Student Adam Fiala designs products that make life better. He shared his best ideas at an April 2 conference.
April 5, 2016
Adam Fiala’s moment has arrived. He stands at the front of a packed auditorium in MSU Denver’s Science Building. Every eye in the place is focused on him.
He is there to present his work to nearly 100 industrial design students, faculty and industry members from across the western United States as part of the Industrial Designers Society of America 2016 West District Design Conference.
He’s been preparing for this moment for the last two weeks, since he was declared MSU Denver’s Student Merit Award winner and learned he would represent the University at the regional conference. But in a way, he’s been preparing for this moment since he decided to become an industrial designer in high school.
Today, he gets to share the culmination of his work so far. And not only that, he gets to be measured against the work of his peers, the best and brightest from the district’s universities. By the end of the day, one of 14 students will be named district champion.
Fiala hopes it will be him.
He takes a deep breath and launches into his presentation.
The road to here
Like many of us, Fiala discovered his vocation when he wasn’t really looking.
In his senior year of high school, Fiala confesses, he was trying to avoid the “serious subjects” by signing up for classes in wood shop, drawing and ceramics. But then something unexpected happened.
“I found I really enjoyed working with my hands,” he recalled. “And at the same time, a close friend of our family was studying industrial design at MSU Denver. He showed me some of the products he was making. Before that, I didn’t even know people could do this for a living.”
Fiala describes himself as a “late bloomer as far as becoming a good designer.”
“I’m not the most naturally gifted artist or designer, but I’ve worked really hard at it and surrounded myself with smart people and the right tools. I’ve put in the time to get better.”
The hard work paid off this semester, his last before graduation in May, when he submitted his portfolio to the department for the IDSA Student Merit Award. He was selected as one of three finalists and got to present his work to a panel of industry professionals, as well as his peers and faculty.
When he won the award, becoming MSU Denver’s representative at the regional conference, Fiala celebrated briefly that evening, before getting back to work the next morning. He began to refine his products and presentation based on feedback from the panel.
“I’m motivated even more now because I’m representing more than just myself,” he said. “I’m representing all the other students who put in so much work and so many hours. I want to show the other schools what MSU Denver is all about and the kind of quality work that’s happening here.”
Fiala is a natural at the podium. His demeanor is confident, his delivery smooth. He is in full command of his presentation, and his passion can’t help but come through in each word.
For a young man who grew up in Monument, Colorado, Fiala’s products have a “do-what-you-know” vibe, reflecting the state’s active lifestyle and culture. He first pitches a shoe designed for snow skating then shares a kit he has created with urban commuters in mind, which includes a bike and handlebars, plus a slick, but not showy backpack.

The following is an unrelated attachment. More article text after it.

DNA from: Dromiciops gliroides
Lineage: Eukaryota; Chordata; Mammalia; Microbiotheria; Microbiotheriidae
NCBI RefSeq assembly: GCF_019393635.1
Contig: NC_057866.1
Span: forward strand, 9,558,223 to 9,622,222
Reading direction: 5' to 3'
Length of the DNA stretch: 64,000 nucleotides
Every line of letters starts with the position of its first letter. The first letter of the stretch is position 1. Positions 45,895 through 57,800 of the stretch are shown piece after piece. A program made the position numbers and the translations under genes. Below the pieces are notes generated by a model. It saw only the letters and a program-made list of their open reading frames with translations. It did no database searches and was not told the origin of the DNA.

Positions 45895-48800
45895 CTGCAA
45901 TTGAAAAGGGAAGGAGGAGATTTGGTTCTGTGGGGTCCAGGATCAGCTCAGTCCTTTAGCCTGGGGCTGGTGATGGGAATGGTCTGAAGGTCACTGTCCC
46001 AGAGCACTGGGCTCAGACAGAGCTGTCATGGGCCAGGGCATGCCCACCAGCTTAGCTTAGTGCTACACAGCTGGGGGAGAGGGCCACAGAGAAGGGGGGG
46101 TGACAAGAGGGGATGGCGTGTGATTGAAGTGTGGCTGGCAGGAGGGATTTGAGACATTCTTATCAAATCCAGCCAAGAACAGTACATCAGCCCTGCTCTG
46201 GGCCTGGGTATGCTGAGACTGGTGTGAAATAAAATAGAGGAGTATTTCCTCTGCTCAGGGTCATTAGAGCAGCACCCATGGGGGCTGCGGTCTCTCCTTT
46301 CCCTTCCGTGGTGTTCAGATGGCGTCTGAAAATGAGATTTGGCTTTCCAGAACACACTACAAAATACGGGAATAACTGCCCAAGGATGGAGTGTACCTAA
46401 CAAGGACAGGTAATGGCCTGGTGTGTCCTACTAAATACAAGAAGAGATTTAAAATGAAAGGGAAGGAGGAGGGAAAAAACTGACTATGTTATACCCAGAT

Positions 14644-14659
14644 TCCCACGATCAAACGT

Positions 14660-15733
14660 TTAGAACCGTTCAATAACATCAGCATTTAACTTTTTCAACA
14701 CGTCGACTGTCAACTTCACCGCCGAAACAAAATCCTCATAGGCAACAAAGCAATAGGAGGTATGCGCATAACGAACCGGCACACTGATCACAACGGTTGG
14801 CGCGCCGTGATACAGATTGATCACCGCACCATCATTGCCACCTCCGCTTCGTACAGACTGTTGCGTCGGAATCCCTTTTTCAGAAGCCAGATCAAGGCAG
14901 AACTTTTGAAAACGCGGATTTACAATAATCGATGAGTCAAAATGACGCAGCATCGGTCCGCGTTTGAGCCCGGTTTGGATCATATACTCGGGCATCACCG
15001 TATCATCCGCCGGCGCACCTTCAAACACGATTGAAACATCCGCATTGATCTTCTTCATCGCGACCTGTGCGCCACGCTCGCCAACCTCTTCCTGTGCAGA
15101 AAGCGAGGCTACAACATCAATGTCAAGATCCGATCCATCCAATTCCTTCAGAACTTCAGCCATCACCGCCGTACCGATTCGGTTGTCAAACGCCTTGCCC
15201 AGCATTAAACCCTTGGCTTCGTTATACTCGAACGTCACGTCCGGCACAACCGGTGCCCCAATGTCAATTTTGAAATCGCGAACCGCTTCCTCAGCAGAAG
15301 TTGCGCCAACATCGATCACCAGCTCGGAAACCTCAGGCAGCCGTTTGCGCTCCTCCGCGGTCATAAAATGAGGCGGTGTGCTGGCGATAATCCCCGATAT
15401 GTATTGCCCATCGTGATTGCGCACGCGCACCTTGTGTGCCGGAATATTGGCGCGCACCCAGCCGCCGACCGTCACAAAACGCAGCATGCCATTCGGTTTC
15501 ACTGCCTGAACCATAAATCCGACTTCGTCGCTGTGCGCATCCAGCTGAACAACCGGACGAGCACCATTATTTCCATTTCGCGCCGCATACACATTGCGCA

As Fiala moves from slide to slide, the judges, scattered throughout the crowd, watch intently. They quietly scribble notes, nodding occasionally. One of the most exciting things about this opportunity, according to Fiala, is that he will receive feedback on his work, both from peers and industry professionals. He can use that feedback to fine tune his process, and become a better designer, which is his ultimate goal.
Of course, there is also a possibility that the right person takes an interest in his work. And that could open unforeseen doors. But if Fiala feels any pressure at all about any of that, you wouldn’t know it. He seems to be in his element.
The presentation culminates less than 10 minutes later with Fiala sharing the physical prototype of his bike with the audience. His work is met with warm applause plus a few hoots and whistles mixed in.
Afterwards, Fiala slips back into the throng, content to let someone else take the stage. He’ll have to wait several hours to see how he fared, but in the meantime, he’ll get to know the work of his peers, network and hear talks from several well-known professionals.
Among the speakers at the April 1-2 conference are Michael Paterson, senior industrial designer with GoPro; Mike Neustedter, executive director of Paradox Sports; and Lisa Abendroth, professor of communication design at MSU Denver, all of whom will speak to the conference’s unique theme – empathy-driven solutions.
The road ahead
The wait is finally over. At 5 p.m., an IDSA representative takes to the podium to announce the name of the Student Merit Award district champion.
It’s not the name Fiala hoped to hear. But as he commented later by text, he felt the quality of his work was validated at the conference.
“Everyone’s work was so good,” he said, “and I felt right up there with them.”
Next up? Fiala will do what he always does – get back to work.
He has goals after all. Big goals.
“I want to work for a company that is really solving problems,” he said. “That is what design is all about. Not just making cool stuff, but solving problems that help improve people’s lives and experiences.”